The right environment for research
Undergraduate research inspires personal discoveries
Hometown: Queens, N.Y.
Major: Environmental Science
Minor: Studio Fine Arts
You could say Sonia Sandoval wears her heart on her sleeve, or, more to the point, her passion on her arm. The tattoo that’s inked just above her wrist depicts a wolf, an endangered species in many parts of the U.S.
“I’m an advocate for populations that are unable to mitigate human effects on wildlife,” says Sonia. “I’m interested in maintaining biodiversity and protecting habitats, so that these species can take care of themselves.”
A native of Colombia, South America, whose family came to the U.S. when she was 4, Sonia feels most at home while engaging in the world of research.
You’ll find her in Union’s labs and classrooms, as well as off-campus in fields and forests, working closely with her classmates and professors on topics involving black locusts, invertivore birds and Sphagnum moss.
Following her sophomore year, Sonia took part in Union’s summer research program. As a paid intern, she began studying the bioaccumulation of mercury in invertivore bird species of the nearby Albany Pine Bush Preserve, one of the world’s largest inland pine barrens.
She also spent the summer after her junior year in the Pine Bush, this time measuring the ecological effects of black locust invasion by isotopically identifying nitrogen inputs.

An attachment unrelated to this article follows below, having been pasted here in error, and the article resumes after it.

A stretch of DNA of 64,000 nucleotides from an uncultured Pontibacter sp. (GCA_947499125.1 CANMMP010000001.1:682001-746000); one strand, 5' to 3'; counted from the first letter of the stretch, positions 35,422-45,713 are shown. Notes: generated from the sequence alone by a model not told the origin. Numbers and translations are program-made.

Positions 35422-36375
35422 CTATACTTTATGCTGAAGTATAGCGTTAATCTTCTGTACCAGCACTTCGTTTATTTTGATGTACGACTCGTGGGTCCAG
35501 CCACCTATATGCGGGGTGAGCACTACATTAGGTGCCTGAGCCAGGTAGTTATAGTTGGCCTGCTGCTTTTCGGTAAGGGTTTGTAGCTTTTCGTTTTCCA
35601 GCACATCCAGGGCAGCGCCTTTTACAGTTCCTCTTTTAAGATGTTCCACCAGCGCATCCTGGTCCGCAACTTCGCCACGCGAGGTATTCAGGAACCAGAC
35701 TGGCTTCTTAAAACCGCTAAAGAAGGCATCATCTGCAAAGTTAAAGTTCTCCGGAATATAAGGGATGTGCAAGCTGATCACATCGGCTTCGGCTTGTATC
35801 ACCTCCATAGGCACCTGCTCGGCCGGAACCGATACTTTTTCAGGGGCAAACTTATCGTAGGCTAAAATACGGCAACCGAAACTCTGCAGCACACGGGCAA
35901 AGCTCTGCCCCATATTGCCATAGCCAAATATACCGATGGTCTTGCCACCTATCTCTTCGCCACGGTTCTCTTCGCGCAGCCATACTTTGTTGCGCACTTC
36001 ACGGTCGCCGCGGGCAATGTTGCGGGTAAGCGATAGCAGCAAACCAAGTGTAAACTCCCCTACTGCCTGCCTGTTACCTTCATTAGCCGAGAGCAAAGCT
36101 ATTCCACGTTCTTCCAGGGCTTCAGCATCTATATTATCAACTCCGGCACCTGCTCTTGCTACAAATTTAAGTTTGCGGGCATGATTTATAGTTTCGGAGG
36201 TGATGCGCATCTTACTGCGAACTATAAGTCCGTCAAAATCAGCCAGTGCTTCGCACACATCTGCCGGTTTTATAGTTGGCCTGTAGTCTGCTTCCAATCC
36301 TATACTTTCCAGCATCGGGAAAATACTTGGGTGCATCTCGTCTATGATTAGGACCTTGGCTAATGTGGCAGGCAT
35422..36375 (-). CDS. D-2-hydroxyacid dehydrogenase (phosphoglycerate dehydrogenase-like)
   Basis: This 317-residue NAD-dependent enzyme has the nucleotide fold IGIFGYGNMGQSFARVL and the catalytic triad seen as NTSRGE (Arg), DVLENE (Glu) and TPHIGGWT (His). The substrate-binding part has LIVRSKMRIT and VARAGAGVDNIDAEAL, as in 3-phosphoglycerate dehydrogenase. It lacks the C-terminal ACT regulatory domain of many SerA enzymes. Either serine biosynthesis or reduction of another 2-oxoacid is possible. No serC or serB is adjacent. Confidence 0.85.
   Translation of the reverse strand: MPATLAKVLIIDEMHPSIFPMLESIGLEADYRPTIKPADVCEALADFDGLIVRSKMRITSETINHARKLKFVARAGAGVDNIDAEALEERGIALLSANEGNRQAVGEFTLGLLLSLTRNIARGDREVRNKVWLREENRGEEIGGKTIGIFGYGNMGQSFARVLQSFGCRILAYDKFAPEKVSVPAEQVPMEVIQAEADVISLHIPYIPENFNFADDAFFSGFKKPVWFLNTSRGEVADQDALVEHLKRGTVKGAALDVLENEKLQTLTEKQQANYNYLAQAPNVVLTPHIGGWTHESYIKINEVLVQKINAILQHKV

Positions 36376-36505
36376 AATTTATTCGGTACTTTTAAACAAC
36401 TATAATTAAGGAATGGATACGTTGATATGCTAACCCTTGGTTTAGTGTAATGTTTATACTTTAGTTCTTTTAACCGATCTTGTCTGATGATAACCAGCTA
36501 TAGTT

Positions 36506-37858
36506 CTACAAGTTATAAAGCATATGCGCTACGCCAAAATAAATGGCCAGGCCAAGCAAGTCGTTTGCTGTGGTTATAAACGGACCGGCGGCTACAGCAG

“The Pine Bush soil is generally nutrient poor, and these trees are altering the ecosystem by inputting nitrogen where there hasn’t been much before,” she explains.
In between, on a term in Australia, she took courses at the University of Queensland and also studied diverse environments, including the rainforest in Lamington National Park, Heron Island on the Great Barrier Reef and North Stradbroke, the world’s second largest sand island, where she looked at the effects of fire on native habitats.
On campus, Sonia has worked with other students in measuring how Sphagnum moss grows on 3D structures.
Taking an interdisciplinary approach to her field, she uses the 3D printer in the College’s Collaborative Design Studio to model moss canopy ecosystems. The studio is an academic makerspace, aimed at fostering and accelerating novel interdisciplinary research.
Along with courses such as environmental ethics, her hands-on research has helped Sonia clarify her career ambitions. She plans to go to graduate school in Australia for conservation biology.
“Conservation biologists assess population characteristics of endangered species and try to develop a plan to protect them,” she notes. ““My Union education has enabled me to see the range of options available for helping the environment, and to communicate effectively, both verbally and through images and other media.”
“At Union,” Sonia says, “you can explore and take initiative, and also have the guidance of professors who really care about you and your work. My Union education – particularly the research experience – helped me figure out what I want to do with my life.”
What are you driven to discover?: